Up until somewhat recently, the extent of my modern dance knowledge was knowing who Martha Graham is, and seeing the “Running Up That Hill” and “Wuthering Heights” videos by Kate Bush about a million times. I don’t know too much more now, but my interest in the phenomenon was piqued when narrative films explored the arena. The Suspiria remake decidedly opened my mind to the reality of how brutal being a dancer can be. Then Gaspar Nöe’s Climax built upon that premise, and most recently we have some nods to modern dance in Jordan Peele’s Us. That being said, I feel that most “normal” people don’t “get” modern dance as much as they would ballet or tap or ballroom. Seeing If the Dancer Dances could change that perspective for some people.
Stephen Petronio is a famous New York-based dancer and choreographer with his own eponymous company. He has a distinct style of choreography which is a wild freestyle that all of his dancers embrace and embody. Then Petronio decides to re-stage a classic modern dance piece from the extremely well-respected late Merce Cunningham called “Rainforest.” Cunningham’s style was very different from Petronio’s and frankly anyone else’s. He was one of the few choreographers who rehearsed and staged his pieces without the music that would be played in the live performance. He would partner with experimental musicians such as John Cage and David Tudor to create multi-discipline art experiences. He also loved to have more of a controlled, abstract quality to the physicality of his pieces.
“…a distinct style of choreography which is a wild freestyle that all of his dancers embrace and embody.”
We see footage from the many iterations of “Rainforest” prior to the one we’re watching come to fruition, including the original performance with Andy Warhol set design and costumes made by Jasper Johns. The pressure for Stephen, the dancers, and the stagers is palpable. In case you weren’t quite sure what a stager is, which I didn’t prior to watching this, it is a person who has worked with a particular dance company previously who shows another dance company how the piece was presented. There are three members of the Merce Cunningham Trust who stage “Rainforest” for the Petronio Company: Andrea Weber, Meg Harper, and Rashaun Mitchell.
The stagers work with the dancers for three weeks in the fall. The principal dancers in the piece are Davalois Fearon (Dava) and Gino Grenek. They are joined by Jaqlin Medlock and Nick Sciscione. The process of discovering how to move properly according to Merce Cunningham’s style proves taxing on the dancers and the stagers. Particularly Andrea Weber, who seems anxious the entire time. It’s understandable though, considering she is helping spread the legacy of her longtime teacher. We get different perspectives on the work from other dancers who danced the piece such as Gus Solomons Jr. and Sandra Neels. They all have different interpretations of “Rainforest” and how it should be done, and it’s fascinating to see the difference in everyone’s viewpoint.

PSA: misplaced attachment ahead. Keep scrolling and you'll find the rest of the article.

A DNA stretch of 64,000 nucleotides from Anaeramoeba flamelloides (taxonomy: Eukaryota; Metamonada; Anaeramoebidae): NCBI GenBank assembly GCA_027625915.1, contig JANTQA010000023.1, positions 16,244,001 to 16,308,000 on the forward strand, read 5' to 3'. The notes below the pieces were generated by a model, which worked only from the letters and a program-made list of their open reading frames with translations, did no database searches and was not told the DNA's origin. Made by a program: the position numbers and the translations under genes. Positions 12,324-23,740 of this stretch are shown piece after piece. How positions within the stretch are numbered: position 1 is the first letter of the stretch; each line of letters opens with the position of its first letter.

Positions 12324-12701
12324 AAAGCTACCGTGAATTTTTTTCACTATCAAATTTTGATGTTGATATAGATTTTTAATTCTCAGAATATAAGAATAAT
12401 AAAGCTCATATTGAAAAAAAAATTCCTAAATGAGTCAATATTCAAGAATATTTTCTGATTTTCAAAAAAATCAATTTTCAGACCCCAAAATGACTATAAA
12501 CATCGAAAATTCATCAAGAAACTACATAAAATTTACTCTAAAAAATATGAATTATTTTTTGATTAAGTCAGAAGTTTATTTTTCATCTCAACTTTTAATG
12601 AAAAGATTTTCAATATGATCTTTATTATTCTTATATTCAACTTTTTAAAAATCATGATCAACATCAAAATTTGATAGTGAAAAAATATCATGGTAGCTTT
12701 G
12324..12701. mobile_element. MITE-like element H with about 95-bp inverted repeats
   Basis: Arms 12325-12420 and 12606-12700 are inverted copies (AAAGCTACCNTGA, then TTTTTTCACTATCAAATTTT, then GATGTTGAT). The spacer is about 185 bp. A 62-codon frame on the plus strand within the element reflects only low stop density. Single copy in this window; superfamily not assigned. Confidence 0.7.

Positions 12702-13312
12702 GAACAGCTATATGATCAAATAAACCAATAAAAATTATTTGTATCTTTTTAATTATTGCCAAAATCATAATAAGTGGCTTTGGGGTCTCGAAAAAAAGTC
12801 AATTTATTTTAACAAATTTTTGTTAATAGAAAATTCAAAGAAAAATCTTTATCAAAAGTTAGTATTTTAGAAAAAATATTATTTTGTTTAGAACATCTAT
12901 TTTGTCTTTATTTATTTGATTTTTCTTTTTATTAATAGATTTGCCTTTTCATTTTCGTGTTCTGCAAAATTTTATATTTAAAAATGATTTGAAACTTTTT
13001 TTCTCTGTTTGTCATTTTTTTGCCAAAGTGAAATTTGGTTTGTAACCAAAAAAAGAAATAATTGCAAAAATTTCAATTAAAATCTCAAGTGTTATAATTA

“It validates all the blood, sweat, and tears that go into any creative endeavor…”
We follow the dancers from their homes to the studios and hear their joys and pains in relation to “Rainforest.” Everyone has their doubts, and if you’ve ever worked in theater or any other type of live performance, you can relate to these concepts. It’s interesting to me that people still have anxiety about performances when they’re at such a high professional level. It’s very inspiring to know that everyone has to keep learning, even “experts.” Stephen Petronio himself, who is a masterful force of nature, says “The closer we get, the more I realize I’m f*****g insane for doing this,” and this was on the day of the final rehearsal.
If the Dancer Dances is obviously a must-see for any dancer, but even more than that, it’s a good viewing experience for artists of any discipline. It validates all the blood, sweat, and tears that go into any creative endeavor. It’s great to know that everyone feels doubt and isn’t perfect right from the get-go. I think that people who want to understand more about the creative process, in general, would get a lot from seeing this film as well. We witness the building of a dance piece from inception to performance which is a privilege that most of us don’t experience unless we’re in the leotards ourselves. After watching this film, I found myself wanting to know more about modern dance and appreciating the strenuous hard work involved. So if that was Maia Wechsler and her team’s mission, they accomplished it.
If the Dancer Dances (2019) Directed by Maia Wechsler. Starring Stephen Petronio, Davalois Fearon, Gino Grenek, Meg Harper, Jaqlin Medlock, Rashaun Mitchell, Sandra Neels, Albert Reid, Silas Riener, Nick Sciscione, Gus Solomons Jr., Emily Stone, Joshua Tuason, David Vaughn, Andrea Weber.
8 out of 10 stars